March 15, 2018– The National Coalition Against Censorship (NCAC), a nonprofit coalition of organizations devoted to promoting creative freedom, strongly opposes the City of Kalamazoo’s decision to dismantle and demolish Fountain of the Pioneers from Bronson Park. While in recent months, many cities have appointed special task forces to re-evaluate public visual representations of white supremacy, we must not confuse works of art with monuments that were historically intended to send a clear racist message. Fountain of the Pioneers is an art work that allows for multiple interpretations, while Confederate monuments, most of them erected in the Jim Crow era in the 1920s, explicitly celebrate the values of the Old South, among them the belief in white supremacy.
Early last Tuesday morning (March 6), the Kalamazoo City Commission voted 5-1 to remove Fountain of the Pioneers. The decision follows a flurry of recent protests by local activist groups, indigenous people, residents and historians. NCAC is concerned by the swiftness of this decision and cautions that such determinations should not be made in hasty emotional response to complaints. Broader and more careful consideration to all of the factors involved in the creation, installation and retention of a piece of public art should be made in situations such as this.
As NCAC’s Arts Advocacy Program coordinator, Joy Garnett, explains: “While removing the work will not change history, the fountain could provide much needed opportunities to bring that history to light – something that would counter racist attitudes rather than confirm them. Together with the online initiative that is currently under development, Fountain of the Pioneers opens a necessary conversation and creates awareness of forgotten or suppressed histories.”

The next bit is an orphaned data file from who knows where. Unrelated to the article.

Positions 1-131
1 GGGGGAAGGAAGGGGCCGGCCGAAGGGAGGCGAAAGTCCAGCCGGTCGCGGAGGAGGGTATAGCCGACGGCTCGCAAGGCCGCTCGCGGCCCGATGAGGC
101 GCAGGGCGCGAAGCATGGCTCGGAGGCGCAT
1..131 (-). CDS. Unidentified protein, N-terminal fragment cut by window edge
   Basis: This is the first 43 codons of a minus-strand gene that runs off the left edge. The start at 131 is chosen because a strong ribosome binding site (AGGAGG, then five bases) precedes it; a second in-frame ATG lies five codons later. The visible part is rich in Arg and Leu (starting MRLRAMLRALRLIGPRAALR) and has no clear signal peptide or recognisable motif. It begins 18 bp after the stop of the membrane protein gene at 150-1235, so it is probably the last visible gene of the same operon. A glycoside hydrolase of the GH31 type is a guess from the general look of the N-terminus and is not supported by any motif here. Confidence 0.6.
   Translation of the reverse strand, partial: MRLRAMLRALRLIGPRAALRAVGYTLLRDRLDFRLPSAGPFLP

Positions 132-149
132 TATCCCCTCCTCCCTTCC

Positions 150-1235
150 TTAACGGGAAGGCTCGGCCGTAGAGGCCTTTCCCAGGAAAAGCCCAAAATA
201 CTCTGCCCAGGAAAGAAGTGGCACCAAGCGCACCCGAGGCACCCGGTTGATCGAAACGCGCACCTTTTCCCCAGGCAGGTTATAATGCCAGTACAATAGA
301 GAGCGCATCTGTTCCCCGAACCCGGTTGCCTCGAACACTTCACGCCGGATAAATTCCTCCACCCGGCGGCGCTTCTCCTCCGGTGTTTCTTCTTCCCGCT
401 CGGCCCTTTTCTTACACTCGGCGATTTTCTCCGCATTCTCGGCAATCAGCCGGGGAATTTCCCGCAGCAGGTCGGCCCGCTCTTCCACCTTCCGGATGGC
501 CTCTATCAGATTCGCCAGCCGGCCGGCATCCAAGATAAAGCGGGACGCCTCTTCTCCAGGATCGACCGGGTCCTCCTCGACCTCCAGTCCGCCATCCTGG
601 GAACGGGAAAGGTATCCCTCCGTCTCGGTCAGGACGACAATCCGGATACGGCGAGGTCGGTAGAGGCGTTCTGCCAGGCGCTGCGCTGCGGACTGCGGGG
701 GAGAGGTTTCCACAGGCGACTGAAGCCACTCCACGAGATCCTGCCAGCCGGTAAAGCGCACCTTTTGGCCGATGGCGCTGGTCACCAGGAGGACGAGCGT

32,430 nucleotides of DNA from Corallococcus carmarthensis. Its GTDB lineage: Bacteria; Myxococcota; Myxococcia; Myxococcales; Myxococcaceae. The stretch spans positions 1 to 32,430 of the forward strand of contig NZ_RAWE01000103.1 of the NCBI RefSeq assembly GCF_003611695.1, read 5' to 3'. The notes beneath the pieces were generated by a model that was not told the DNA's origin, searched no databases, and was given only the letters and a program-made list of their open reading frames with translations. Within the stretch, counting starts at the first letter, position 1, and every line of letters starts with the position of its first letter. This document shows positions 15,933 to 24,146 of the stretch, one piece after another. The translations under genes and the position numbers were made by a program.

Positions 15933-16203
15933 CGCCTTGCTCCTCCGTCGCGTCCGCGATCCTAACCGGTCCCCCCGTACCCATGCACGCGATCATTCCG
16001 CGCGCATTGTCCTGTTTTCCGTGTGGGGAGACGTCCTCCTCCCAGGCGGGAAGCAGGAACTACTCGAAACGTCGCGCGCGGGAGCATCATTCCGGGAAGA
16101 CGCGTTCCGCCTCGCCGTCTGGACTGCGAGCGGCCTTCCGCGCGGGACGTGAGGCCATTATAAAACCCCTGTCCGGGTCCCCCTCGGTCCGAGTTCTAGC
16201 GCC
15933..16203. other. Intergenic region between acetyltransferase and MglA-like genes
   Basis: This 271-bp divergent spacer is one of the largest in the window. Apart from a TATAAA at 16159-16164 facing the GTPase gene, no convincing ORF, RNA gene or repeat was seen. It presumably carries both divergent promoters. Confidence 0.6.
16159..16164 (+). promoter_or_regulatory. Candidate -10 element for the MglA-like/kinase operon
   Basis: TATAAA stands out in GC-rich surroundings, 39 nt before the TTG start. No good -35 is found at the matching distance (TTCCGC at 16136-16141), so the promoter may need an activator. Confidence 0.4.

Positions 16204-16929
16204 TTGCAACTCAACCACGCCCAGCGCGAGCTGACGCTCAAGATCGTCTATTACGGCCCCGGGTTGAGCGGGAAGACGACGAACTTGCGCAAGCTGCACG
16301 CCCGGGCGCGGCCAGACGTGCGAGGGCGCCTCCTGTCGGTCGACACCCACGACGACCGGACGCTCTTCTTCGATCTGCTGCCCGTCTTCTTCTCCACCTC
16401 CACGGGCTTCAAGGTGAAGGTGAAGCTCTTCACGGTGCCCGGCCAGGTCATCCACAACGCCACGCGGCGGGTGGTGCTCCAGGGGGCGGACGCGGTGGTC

The controversial monument depicts an Art Deco-style figure of a Native American face-to-face with the figure of a pioneer. While art historians have argued that the fountain symbolizes Native American resistance to westward expansion, some protestors say the fountain celebrates the violent removal of indigenous peoples from Kalamazoo. The fountain will be dismantled and put into storage in the spring or summer, but so far, local museums have indicated they do not have the space to store it, and it is not clear where the remains of the fountain will go. NCAC encourages the City of Kalamazoo to work to find a solution that does not require the demolition of this work of historical relevance.
Tuesday’s vote also affects the $2.8 million Bronson Park master plan for restoration of the fountain and Bronson Park. The plan was the result of a 12-year effort to respond to the community’s concerns. In a letter sent to the City Commission, 20 organizations and businesses formally showed their support for removing the fountain.
NCAC sent a letter to the Mayor and City Commission prior to the March 6 vote. Read the letter below; click here for a full screen view: